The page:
Tag Archives: Football

Arthur Linfoot occasionally wrote of his attendance at football matches, usually at Roker Park (Sunderland) in the early part of the diaries. The later diaries mention football much more frequently as a pastime popular among troops in France.

27 September 1916; Wednesday

Busy all day. Not feeling very well. An observation balloon brought down near us. Had short walk at night with Bascombe and Barburn† after 7.30. Usual day’s work. Our team playing football against Black Watch won 1 – 0.

Received news of Zeppelin raid on north east coast1.

  1. Zeppelin raid: This was actually part of the same raid as ALL had noted the previous day; the four Zeppelins which attacked London on the night of 23-24 September (two of which had been brought down as noted by ALL) were actually part of a larger group of 12 Zeppelins, the others targeting different parts of the UK, including the North-East. See also German strategic bombing during World War I at Wikipedia. 

26 September 1916; Tuesday

Up at 6.45. At work as usual. My afternoon off. Went over to Bailleul with Harvey. Our team playing football against M.A.C. and lost 1 – 0. At the Merry Mauves1.

Received news of Zeppelin raid and 2 brought down2.

  1. “Merry Mauves”: The soldiers’ revue first mentioned on 22 September

  2. Zeppelin raid: On the night of 23 September 1916, a group of four Zeppelins comprising L31, L32, L33 and L34 staged a raid on London and the surrounding counties. Two of these, L32 and L33, were shot down, the former near Billericay with the loss of all hands. The latter crash landed at at New Hall Farm, Little Wigborough; the crew survived and were taken prisoner. L33 was not completely destroyed and was used to inform the design of British airships R33 and R34. See also List of Zeppelins at Wikipedia. 

16 September 1916; Saturday

At the ward as usual. Busy all day. A lot of patients in. Football match in the afternoon and our team won. 5 – 1.

Received news of big fresh advance1 on the Somme.

  1. There was indeed a ‘big fresh advance’ on the Somme on 15 September, assisted by tanks, which according to the prevalent view (which ALL shared) were too few and too sparsely distributed to achieve a decisive impact; in other words wasted due to premature use. The push was in the centre (the old 34th and 19th Divisions area), astride the Albert – Bapaume road, initially as far SE as Delville Wood, and by the evening of 15 September it had reached Courcelette on the Albert – Bapaume road, some 2km beyond Pozières, but still 8km short of Bapaume.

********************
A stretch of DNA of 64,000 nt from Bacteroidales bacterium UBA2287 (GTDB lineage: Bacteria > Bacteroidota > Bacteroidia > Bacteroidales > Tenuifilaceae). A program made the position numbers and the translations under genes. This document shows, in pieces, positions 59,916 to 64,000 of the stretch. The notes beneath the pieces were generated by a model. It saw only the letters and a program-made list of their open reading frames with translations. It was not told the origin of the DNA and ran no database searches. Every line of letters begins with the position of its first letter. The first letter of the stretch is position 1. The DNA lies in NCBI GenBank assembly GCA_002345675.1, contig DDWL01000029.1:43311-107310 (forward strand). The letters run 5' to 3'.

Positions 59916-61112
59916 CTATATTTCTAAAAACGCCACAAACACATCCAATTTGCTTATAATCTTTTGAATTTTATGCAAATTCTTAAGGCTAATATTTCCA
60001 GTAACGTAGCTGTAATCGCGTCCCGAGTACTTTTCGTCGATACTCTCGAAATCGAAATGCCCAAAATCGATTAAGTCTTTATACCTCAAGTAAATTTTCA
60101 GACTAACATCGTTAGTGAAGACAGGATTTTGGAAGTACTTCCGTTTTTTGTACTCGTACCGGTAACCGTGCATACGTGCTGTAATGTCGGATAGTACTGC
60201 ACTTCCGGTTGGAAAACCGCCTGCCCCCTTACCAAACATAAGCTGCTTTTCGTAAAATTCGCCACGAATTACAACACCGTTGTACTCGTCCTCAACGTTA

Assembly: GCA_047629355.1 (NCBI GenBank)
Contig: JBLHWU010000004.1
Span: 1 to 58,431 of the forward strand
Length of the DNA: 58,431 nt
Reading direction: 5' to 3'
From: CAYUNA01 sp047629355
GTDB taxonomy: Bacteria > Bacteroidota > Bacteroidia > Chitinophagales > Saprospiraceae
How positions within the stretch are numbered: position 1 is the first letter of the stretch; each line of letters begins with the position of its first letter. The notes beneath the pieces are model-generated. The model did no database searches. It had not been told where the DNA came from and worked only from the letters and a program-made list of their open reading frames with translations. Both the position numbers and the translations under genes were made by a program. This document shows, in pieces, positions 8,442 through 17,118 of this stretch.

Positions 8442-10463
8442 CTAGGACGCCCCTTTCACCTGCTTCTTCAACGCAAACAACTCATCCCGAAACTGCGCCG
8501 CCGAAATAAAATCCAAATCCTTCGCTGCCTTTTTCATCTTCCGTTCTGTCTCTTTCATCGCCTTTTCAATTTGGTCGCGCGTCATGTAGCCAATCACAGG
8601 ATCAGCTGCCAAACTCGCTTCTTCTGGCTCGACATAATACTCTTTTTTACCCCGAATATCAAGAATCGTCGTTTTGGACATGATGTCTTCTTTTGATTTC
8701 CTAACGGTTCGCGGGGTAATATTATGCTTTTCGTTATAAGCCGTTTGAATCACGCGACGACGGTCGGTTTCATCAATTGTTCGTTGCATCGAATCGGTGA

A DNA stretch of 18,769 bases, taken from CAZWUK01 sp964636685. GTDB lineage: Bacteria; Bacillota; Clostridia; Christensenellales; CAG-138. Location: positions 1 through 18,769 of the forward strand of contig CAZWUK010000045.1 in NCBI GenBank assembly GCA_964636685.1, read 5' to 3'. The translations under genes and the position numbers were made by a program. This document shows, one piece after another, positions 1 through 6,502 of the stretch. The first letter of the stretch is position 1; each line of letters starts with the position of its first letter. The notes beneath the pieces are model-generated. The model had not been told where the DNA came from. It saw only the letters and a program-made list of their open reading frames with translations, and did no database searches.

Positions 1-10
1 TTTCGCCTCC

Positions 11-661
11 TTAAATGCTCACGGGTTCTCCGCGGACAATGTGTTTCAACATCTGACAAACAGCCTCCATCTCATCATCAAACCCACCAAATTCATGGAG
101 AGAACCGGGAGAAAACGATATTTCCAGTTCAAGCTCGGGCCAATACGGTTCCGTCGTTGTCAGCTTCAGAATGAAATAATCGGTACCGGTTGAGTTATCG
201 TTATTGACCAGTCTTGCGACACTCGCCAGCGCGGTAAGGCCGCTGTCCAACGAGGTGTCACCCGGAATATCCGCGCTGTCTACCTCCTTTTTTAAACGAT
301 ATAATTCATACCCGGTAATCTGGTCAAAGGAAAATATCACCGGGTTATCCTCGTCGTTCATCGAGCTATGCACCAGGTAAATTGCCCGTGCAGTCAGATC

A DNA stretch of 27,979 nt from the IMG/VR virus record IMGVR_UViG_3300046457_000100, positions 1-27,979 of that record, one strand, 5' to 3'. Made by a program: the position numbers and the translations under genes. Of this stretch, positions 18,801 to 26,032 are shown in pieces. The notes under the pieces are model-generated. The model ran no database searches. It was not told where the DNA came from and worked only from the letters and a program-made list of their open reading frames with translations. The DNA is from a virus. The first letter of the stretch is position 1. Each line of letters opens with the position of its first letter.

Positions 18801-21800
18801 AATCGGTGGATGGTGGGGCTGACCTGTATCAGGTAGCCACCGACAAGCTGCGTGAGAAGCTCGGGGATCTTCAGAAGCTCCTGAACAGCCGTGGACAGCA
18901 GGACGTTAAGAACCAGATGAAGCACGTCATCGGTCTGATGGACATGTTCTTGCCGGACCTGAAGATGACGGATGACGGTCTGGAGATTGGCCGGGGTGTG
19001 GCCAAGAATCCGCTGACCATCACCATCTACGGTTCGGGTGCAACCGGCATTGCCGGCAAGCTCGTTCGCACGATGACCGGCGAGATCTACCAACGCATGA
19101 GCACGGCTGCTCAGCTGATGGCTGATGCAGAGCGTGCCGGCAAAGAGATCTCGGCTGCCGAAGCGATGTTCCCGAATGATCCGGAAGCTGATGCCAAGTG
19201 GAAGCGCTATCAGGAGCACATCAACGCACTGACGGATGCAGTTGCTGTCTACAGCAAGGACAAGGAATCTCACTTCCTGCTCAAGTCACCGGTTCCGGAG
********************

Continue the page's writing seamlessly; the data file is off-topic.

1 April 1916; Saturday

At football match in the afternoon. Sheffield United v Sheffield Wednesday.

Zeppelin Raid over Sunderland1.

22 killed. 100 injured. Damage to Deptford, and Monk<wearmouth>.2

  1. At about 10pm on the evening of 1 April 1916 German Imperial Navy Zeppelin L11 under the command of Korvettenkapitan Viktor Schutze crossed the coast to attack Tyneside. The defences around the River Tyne had recently been strengthened. Because of this and the prevailing adverse weather conditions, Schutze decided to manoeuvre round and attack the less well protected port of Sunderland

  2. A commemorative clock dedicated to the memory of the victims was recently installed at the Wheatsheaf junction in Monkwearmouth. 

25 March 1916; Saturday

On parade in the morning. Went to the football match in the afternoon with Bennett, Johnson and Plummer. Went on the car to Young’s café and had poached eggs. I bought a new razor and a knife and returned to barracks. Went to the Wesley guild meeting and was trapped in to play. Broke down in a song but managed to get through it. Had short walk round with Mr Inwood afterwards.

24 November 1915; Wednesday

Usual day’s work. Football match between RAMC and HLI1 and HLI won 4/1. Received long letter from Franchie2 Inwood. In good spirits all day. Franchie says she is ill in bed with a cold. Concert at the Y.M. and pretty good. Good soprano, tenor and bass, and hummers. Accompanist very good too.

  1. “HLI”: Highland Light Infantry. 

  2. “Franchie Inwood”: still “Miss Inwood” as recently as 25 September. The transcription of her first name is never wholly clear; it usually looks like “Franchie”, perhaps from Francesca, though “Francie”, from Frances, seems more likely. 

22 August 1914; Saturday

Busy at work. Finished about 2.15. An aeroplane passed over the town in the afternoon. Trial football match played. Took Histories1 up to Hills’ to be bound. Went to Roker at night with Willie Whittaker and Charlie. Discussed war news. Belgians retire to Antwerp & Germans occupy Brussels. They demand 8 million indemnity for the town. Various rumours from Austria & Russia. Charlie heard of the movement of the German fleet to Ostend.

  1. “Histories”: presumably History of the Nations; see note on 11 April 

1 June 1914; Whit Monday

[Written in longhand above date – ] Choir Trip to Haydon Bridge

Got up 5.15. Called for Charlie. Got 6.30 train to Newcastle. Got excursion train there for Haydon Bridge. About 27 in the party. Walked to Langley Castle and then on to the moors where we played handball. Got dinner and tea at the town hall at Haydon Bridge. Walked to Hexham in the afternoon. Played football part of the way. Visited Sele, abbey, and river side1. Got the 6 o’clock train back and had tea. Walked to the spa after tea. Left there about 9.30. Got home just after mid-­night. Charlie and I set Edie Horton, and Lou Pearce home. Edie Hunter and a girl called Mary Smith sick and Jimmy Oliver. Mary Smith lost her purse with 7/9 in it and we subscribed to make it up. Charlie with us. * at Hexham. Scalded foot last thing with some boiling water.

  1. The Sele is an open area in the centre of Hexham.